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DALLAS — Spring maxidresses, flowing tops and palazzo pants in colorful prints topped orders at Fashion Industry Gallery’s three-day market ended Aug. 16.
“It was a more relaxed look, which I’m excited about,” said Kelly Mathews, co-owner of Hemline boutique in Dallas.
Several retailers reported that business has been stable and their open-to-buys were flat as they shopped for clothing that would hit the sales floor from December through March.
“Color and prints are huge, and I don’t see it ending,” said Sharon Hardesty-Price, a partner in J. Hampton contemporary shop in Houston.
“They all want spring and are ready to buy it,” said Mark Williams, a partner at Level Showroom, which did brisk business with dresses and tops by Show Me Your Mumu. “They are looking for prints that are hipper than traditional sorority stuff.”
It marked a change from a year ago, when retailers were buying close to need and showed less interest in spring goods. That’s partly because manufacturers increasingly are mandating earlier cutoffs for orders to get a better read on fabric and production needs, noted Suzanne Collier, owner of S. Collier showroom.
“Business was so difficult after 2008 that manufacturers were trying to accommodate [late ordering],” Collier said. “It created a monster and goods started to run late. If you end up with all those extra goods, then you worked that whole season for nothing.”
The emphasis on resort also reflected a shift away from glittery holiday fare by some retailers.
“Nobody comes in looking for stuff to wear to parties anymore,” said Mary Stone, longtime owner of Joni’s Boutique in Plano, Tex. “They want a great top.”
Longer lead times dovetail with a trend toward retailers receiving seasonal fashions earlier. Ali Crittenden, manager of WBC Showroom, said many of her retail accounts accepted fall goods in May and June to have more time to sell it. At the show, WBC’s bookings wound up about the same as last year, Crittenden said.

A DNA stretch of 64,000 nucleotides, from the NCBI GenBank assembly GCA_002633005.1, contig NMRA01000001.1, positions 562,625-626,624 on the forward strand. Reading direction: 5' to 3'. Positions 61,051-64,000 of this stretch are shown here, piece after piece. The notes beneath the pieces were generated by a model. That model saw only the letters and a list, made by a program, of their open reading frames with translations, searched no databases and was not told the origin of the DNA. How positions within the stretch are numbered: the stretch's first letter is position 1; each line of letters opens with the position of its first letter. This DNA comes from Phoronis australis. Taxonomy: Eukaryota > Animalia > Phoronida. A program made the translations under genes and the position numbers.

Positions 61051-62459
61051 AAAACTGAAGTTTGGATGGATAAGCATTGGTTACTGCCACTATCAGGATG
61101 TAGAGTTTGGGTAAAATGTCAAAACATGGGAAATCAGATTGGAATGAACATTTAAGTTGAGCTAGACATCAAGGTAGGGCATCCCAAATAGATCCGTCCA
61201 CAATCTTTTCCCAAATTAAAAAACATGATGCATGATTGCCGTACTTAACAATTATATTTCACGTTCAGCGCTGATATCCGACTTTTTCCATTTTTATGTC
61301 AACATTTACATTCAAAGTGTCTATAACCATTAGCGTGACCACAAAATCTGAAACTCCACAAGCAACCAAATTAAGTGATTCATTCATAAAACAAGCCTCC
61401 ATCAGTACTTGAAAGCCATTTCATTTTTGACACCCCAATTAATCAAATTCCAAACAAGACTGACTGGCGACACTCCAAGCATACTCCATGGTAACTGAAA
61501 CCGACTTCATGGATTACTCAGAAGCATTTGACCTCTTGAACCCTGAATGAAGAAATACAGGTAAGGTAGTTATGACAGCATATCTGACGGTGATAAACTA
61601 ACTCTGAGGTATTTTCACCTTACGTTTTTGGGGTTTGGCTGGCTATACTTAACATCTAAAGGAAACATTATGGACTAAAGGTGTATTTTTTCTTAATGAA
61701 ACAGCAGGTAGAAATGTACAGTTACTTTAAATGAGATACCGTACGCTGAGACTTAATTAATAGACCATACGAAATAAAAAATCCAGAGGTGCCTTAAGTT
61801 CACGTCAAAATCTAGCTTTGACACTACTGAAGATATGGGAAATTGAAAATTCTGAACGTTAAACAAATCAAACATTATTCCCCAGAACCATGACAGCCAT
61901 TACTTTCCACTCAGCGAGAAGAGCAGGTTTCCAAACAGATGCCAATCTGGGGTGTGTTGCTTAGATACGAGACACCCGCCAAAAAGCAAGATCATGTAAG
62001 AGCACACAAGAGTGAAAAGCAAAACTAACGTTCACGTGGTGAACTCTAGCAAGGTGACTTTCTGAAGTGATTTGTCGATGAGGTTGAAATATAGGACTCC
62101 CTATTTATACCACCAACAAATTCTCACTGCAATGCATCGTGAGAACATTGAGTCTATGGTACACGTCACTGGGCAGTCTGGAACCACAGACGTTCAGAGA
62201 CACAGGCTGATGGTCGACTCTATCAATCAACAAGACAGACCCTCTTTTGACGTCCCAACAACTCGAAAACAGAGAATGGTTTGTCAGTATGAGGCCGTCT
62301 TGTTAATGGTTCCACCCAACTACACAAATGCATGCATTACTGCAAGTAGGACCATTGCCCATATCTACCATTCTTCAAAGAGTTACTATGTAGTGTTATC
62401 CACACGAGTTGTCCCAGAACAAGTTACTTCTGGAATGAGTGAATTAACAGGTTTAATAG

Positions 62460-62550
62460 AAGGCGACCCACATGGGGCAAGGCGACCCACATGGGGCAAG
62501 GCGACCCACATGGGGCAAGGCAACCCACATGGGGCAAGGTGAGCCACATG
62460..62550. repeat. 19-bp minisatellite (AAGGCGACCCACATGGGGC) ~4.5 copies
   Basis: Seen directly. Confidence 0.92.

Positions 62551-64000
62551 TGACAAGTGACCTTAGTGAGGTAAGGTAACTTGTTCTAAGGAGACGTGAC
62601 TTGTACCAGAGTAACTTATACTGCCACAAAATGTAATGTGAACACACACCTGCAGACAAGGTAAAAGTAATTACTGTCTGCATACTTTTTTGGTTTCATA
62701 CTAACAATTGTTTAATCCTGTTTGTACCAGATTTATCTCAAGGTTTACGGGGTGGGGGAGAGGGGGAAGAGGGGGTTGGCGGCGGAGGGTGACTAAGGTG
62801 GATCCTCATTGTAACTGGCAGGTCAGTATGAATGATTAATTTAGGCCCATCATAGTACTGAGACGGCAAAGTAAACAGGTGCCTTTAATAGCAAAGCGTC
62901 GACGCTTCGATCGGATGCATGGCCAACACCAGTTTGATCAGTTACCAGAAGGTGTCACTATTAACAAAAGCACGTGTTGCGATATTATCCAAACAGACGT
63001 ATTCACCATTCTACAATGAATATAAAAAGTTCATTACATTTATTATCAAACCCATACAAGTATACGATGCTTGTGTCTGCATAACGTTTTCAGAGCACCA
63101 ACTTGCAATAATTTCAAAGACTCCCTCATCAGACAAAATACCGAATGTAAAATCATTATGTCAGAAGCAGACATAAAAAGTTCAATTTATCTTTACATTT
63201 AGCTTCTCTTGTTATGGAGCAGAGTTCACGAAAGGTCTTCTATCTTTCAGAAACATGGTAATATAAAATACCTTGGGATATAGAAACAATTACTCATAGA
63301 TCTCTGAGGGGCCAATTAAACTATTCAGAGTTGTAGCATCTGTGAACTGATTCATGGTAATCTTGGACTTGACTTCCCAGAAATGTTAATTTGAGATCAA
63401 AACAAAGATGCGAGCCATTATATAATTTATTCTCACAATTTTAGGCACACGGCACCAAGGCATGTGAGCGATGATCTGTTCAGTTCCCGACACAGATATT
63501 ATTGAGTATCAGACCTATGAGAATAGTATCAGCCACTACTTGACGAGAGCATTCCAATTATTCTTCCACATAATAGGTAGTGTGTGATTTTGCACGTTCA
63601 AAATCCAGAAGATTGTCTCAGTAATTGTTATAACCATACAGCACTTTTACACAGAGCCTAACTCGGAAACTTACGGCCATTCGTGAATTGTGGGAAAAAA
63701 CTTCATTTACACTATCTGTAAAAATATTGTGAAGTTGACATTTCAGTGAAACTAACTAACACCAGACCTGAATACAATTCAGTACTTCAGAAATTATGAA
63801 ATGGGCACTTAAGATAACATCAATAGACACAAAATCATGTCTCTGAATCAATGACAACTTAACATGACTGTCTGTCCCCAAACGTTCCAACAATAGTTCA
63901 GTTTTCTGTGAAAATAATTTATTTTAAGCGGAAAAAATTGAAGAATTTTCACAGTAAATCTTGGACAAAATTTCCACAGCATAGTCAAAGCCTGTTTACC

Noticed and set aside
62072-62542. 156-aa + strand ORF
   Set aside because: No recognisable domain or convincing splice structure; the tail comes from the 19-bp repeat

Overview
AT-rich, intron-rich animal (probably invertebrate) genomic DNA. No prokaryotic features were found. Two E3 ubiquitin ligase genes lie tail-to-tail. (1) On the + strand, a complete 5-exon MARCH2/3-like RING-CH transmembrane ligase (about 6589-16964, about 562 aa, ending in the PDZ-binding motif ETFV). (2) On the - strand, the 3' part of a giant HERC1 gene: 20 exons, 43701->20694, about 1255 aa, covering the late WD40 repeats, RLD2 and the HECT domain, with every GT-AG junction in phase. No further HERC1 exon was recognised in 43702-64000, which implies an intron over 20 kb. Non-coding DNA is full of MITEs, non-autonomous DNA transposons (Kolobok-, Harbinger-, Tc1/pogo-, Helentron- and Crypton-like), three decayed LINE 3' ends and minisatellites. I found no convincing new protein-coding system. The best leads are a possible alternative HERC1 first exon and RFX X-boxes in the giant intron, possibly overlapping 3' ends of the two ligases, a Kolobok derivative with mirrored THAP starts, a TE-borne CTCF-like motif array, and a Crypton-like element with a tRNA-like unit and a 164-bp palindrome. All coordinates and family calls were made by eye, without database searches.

“They’re playing it safe because of e-commerce competition, the weather and also because there are more lines for them to buy,” Crittenden said.
Shannon Moffitt, owner of Makie Black Boutique in Amarillo, Tex., kept her budget flat as she purchased distressed and higher-waisted jeans by Level 99 denim and Paige Denim, plus dresses and tops.
Describing her Panhandle clientele as “pretty conservative,” Moffit added, “Everyone is going into a more casual feeling — knits, T-shirts. People aren’t dressing up as much as in the past.”
Paige and Darren Logsdon shopped for the contemporary store they are opening in Bee Cave, a small, high-income suburb of Austin, Tex. The area has drawn people moving from New York and California, they pointed out.
“Most of the time Paige has to drive downtown to shop or to the Domain, which is 45 minutes, so we’re filling a void,” Darren Logsdon said.
Paige Logsdon stocked up on oversize tops and trendy looks by Autumn Cashmere, Susana Monaco, Chan Luu, BCBG, Ilia and Mark & Estel.
Adriane Sack, owner of Gemma fashion jewelry store at Snider Plaza in Dallas, said druzy jewelry continues to sell so she bought more by Holly Zaves and Virtue.
“My clientele looks for gifts under $100 — Kris Nations’ simple Texas pendant, initials, side crosses,” she said.
Traffic appeared light, which is typical for the August show, said Karen Doan, regional manager for DL 1961 denim. Her bestsellers included short shorts, moto-stitched jeans, flare silhouettes and pale blue washes for December and January deliveries.
“Color is not as big anymore [in jeans],” Doan said.